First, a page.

Puneet Varma (Editor)

Join calculus

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The join-calculus is a process calculus developed at INRIA. The join-calculus was developed to provide a formal basis for the design of distributed programming languages, and therefore intentionally avoids communications constructs found in other process calculi, such as rendezvous communications, which are difficult to implement in a distributed setting. Despite this limitation, the join-calculus is as expressive as the full π-calculus. Encodings of the π-calculus in the join-calculus, and vice versa, have been demonstrated.


The join-calculus is a member of the π-calculus family of process calculi, and can be considered, at its core, an asynchronous π-calculus with several strong restrictions:

  • Scope restriction, reception, and replicated reception are syntactically merged into a single construct, the definition;
  • Communication occurs only on defined names;
  • For every defined name there is exactly one replicated reception.
  • However, as a language for programming, the join-calculus offers at least one convenience over the π-calculus — namely the use of multi-way join patterns, the ability to match against messages from multiple channels simultaneously.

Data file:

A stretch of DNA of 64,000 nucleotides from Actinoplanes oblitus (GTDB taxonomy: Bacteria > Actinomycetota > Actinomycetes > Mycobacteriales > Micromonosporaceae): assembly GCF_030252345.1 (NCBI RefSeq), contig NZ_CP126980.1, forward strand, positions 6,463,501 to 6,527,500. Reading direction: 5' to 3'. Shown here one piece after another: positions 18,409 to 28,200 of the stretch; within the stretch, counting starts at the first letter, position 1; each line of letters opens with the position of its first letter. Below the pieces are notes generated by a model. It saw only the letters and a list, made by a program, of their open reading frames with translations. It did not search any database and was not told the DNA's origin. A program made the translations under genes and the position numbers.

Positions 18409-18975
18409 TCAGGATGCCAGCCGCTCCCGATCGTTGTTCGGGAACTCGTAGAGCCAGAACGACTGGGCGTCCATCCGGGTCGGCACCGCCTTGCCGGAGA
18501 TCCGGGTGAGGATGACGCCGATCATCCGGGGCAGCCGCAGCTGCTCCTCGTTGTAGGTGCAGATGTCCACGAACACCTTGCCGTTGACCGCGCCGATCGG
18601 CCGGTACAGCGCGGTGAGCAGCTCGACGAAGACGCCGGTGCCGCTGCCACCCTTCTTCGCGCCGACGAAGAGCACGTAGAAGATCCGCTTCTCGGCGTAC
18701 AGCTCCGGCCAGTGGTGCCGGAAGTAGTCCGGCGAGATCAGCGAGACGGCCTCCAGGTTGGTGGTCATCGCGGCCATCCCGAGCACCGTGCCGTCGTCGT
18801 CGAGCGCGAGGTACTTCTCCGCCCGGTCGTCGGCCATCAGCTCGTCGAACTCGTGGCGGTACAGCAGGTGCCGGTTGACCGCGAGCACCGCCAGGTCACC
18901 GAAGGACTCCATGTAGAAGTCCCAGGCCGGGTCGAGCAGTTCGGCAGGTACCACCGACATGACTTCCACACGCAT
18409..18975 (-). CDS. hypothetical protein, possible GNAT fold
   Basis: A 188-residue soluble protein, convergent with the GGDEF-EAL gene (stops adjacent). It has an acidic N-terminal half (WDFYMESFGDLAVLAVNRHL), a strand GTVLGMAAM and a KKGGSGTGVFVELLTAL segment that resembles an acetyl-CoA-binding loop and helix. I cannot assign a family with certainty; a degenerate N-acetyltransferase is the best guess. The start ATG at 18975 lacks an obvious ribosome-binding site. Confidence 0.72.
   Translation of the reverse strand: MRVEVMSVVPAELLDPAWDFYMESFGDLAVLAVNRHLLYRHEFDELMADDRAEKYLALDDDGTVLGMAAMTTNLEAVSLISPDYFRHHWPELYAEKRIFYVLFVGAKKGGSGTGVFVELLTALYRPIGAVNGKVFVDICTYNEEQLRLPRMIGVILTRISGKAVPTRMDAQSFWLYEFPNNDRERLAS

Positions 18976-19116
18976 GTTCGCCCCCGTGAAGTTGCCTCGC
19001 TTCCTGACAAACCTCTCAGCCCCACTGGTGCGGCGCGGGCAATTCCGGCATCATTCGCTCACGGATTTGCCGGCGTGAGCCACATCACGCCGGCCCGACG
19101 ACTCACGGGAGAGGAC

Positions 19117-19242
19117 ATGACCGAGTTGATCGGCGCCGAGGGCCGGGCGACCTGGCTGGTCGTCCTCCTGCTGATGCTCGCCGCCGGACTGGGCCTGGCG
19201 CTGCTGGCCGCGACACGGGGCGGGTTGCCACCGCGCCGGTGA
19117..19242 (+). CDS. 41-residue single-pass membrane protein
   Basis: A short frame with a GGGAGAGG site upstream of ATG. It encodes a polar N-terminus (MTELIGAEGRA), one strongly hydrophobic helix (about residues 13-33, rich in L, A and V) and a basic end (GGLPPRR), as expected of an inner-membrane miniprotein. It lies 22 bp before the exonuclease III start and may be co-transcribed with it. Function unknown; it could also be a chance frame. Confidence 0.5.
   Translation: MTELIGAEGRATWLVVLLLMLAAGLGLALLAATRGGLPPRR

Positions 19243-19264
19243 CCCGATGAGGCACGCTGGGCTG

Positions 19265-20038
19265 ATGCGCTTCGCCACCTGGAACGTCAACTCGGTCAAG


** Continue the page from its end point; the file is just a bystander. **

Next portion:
Languages based on the join-calculus

    The join-calculus programming language is a new language based on the join-calculus process calculus. It is implemented as an interpreter written in OCaml, and supports statically typed distributed programming, transparent remote communication, agent-based mobility, and failure-detection.

    Many implementations of the join-calculus were made as extensions of existing programming languages:

  • JoCaml is a version of OCaml extended with join-calculus primitives.
  • Polyphonic C# and its successor Cω extend C#.
  • MC# and Parallel C# extend Polyphonic C#.
  • Join Java extends Java.
  • A Concurrent Basic proposal that uses Join-calculus
  • JErlang (the J is for Join, erjang is Erlang for the JVM))
  • C++ via Boost
  • Embeddings in other programming languages

    These implementations do not change the underlying programming language but introduce join calculus operations through a custom library:

  • The Boost.Join library is an implementation in C++ within the Boost framework.
  • The ScalaJoins library is in Scala.
  • Joinads - various implementations of join calculus in F#.
  • CocoaJoin is an experimental implementation in Objective-C for iOS and Mac OS X.
  • The Join Python library is in Python 3.
  • References

    Join-calculus Wikipedia

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